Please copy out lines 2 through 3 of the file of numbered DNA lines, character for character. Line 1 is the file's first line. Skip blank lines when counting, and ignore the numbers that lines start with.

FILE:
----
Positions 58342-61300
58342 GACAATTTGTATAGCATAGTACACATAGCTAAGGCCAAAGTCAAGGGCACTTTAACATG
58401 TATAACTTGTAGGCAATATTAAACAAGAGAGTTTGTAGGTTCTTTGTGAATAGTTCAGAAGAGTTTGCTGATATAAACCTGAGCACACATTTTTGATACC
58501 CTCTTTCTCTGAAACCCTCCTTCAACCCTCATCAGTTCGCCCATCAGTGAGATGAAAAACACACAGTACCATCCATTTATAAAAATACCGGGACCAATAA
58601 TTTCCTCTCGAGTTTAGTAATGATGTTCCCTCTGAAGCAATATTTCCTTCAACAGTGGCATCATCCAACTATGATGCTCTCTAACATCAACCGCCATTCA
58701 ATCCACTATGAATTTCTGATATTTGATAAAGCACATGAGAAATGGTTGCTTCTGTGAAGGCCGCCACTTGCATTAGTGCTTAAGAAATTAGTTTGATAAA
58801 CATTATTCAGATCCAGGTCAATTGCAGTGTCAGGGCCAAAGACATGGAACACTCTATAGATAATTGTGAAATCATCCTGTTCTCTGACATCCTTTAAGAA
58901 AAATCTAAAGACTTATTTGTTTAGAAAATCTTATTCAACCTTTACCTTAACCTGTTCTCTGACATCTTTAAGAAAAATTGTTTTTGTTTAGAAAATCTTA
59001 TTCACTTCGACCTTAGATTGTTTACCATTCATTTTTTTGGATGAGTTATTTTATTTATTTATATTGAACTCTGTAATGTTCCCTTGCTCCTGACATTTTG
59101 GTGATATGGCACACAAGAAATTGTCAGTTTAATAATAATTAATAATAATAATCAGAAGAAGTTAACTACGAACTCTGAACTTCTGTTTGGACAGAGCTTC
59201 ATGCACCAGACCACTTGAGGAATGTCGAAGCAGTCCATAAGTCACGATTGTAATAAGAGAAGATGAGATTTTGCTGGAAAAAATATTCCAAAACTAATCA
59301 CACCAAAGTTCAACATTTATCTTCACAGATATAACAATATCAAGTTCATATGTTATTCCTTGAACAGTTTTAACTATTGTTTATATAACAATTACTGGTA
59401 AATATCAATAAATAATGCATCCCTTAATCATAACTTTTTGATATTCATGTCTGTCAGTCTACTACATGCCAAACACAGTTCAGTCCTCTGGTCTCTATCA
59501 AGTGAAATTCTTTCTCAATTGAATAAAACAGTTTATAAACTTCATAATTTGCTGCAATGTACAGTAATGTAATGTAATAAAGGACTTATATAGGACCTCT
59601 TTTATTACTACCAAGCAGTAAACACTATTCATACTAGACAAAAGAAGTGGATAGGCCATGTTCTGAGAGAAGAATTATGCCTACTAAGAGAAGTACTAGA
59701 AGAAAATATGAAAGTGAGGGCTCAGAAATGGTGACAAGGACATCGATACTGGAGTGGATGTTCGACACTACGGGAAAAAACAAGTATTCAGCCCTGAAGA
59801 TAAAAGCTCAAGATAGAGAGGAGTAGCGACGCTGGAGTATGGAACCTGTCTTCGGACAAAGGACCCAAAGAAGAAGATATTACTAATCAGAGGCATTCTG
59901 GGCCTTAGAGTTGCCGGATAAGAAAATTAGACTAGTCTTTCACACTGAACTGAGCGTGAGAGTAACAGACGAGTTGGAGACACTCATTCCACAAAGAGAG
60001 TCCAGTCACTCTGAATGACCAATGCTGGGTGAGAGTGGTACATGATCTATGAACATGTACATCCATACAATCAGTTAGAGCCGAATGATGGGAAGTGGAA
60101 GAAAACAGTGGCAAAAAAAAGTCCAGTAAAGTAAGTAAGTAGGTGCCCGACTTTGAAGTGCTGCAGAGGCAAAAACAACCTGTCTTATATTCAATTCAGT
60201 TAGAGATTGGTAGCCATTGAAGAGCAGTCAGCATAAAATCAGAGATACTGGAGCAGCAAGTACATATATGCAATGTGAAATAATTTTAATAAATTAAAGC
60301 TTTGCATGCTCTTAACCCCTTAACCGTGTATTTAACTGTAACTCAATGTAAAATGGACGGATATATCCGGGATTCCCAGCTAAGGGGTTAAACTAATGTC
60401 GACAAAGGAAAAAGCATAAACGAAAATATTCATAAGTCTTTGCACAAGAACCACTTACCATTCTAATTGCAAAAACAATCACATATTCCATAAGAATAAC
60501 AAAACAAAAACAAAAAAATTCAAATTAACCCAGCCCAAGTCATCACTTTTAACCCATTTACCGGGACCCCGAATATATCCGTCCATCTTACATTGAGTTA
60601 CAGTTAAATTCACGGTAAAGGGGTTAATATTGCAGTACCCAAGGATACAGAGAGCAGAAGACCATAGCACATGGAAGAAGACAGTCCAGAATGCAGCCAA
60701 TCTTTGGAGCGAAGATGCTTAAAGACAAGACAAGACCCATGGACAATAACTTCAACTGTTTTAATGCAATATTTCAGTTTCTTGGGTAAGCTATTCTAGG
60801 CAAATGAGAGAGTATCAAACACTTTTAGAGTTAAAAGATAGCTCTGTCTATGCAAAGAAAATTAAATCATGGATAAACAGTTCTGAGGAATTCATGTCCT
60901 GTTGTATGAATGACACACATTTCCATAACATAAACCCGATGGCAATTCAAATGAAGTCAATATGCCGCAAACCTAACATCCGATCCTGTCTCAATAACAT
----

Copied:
58342 GACAATTTGTATAGCATAGTACACATAGCTAAGGCCAAAGTCAAGGGCACTTTAACATG
58401 TATAACTTGTAGGCAATATTAAACAAGAGAGTTTGTAGGTTCTTTGTGAATAGTTCAGAAGAGTTTGCTGATATAAACCTGAGCACACATTTTTGATACC